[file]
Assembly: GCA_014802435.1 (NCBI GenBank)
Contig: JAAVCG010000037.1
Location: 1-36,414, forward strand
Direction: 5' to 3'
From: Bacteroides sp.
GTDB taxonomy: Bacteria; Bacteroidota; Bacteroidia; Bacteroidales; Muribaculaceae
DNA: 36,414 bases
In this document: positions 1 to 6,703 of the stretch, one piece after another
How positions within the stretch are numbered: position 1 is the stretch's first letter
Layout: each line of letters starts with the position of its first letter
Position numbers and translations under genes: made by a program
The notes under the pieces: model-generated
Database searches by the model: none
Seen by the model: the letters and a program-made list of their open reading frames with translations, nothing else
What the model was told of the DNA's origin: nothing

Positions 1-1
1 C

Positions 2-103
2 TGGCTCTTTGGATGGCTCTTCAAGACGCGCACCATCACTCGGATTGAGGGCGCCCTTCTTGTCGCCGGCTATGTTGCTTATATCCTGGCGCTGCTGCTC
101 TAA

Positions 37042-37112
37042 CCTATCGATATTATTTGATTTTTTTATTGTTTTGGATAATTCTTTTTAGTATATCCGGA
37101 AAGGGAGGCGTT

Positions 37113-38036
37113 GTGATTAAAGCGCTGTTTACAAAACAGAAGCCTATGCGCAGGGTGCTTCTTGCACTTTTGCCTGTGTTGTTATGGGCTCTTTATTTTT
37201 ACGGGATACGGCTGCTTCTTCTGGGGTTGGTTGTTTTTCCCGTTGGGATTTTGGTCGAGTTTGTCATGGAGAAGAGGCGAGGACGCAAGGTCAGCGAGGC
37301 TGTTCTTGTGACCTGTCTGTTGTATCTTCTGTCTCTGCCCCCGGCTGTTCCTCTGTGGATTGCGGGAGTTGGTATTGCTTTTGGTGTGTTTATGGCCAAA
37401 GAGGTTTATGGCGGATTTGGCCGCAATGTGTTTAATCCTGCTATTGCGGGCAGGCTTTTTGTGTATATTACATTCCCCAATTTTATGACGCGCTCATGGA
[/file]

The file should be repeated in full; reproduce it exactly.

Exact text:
Assembly: GCA_014802435.1 (NCBI GenBank)
Contig: JAAVCG010000037.1
Location: 1-36,414, forward strand
Direction: 5' to 3'
From: Bacteroides sp.
GTDB taxonomy: Bacteria; Bacteroidota; Bacteroidia; Bacteroidales; Muribaculaceae
DNA: 36,414 bases
In this document: positions 1 to 6,703 of the stretch, one piece after another
How positions within the stretch are numbered: position 1 is the stretch's first letter
Layout: each line of letters starts with the position of its first letter
Position numbers and translations under genes: made by a program
The notes under the pieces: model-generated
Database searches by the model: none
Seen by the model: the letters and a program-made list of their open reading frames with translations, nothing else
What the model was told of the DNA's origin: nothing

Positions 1-1
1 C

Positions 2-103
2 TGGCTCTTTGGATGGCTCTTCAAGACGCGCACCATCACTCGGATTGAGGGCGCCCTTCTTGTCGCCGGCTATGTTGCTTATATCCTGGCGCTGCTGCTC
101 TAA

Positions 37042-37112
37042 CCTATCGATATTATTTGATTTTTTTATTGTTTTGGATAATTCTTTTTAGTATATCCGGA
37101 AAGGGAGGCGTT

Positions 37113-38036
37113 GTGATTAAAGCGCTGTTTACAAAACAGAAGCCTATGCGCAGGGTGCTTCTTGCACTTTTGCCTGTGTTGTTATGGGCTCTTTATTTTT
37201 ACGGGATACGGCTGCTTCTTCTGGGGTTGGTTGTTTTTCCCGTTGGGATTTTGGTCGAGTTTGTCATGGAGAAGAGGCGAGGACGCAAGGTCAGCGAGGC
37301 TGTTCTTGTGACCTGTCTGTTGTATCTTCTGTCTCTGCCCCCGGCTGTTCCTCTGTGGATTGCGGGAGTTGGTATTGCTTTTGGTGTGTTTATGGCCAAA
37401 GAGGTTTATGGCGGATTTGGCCGCAATGTGTTTAATCCTGCTATTGCGGGCAGGCTTTTTGTGTATATTACATTCCCCAATTTTATGACGCGCTCATGGA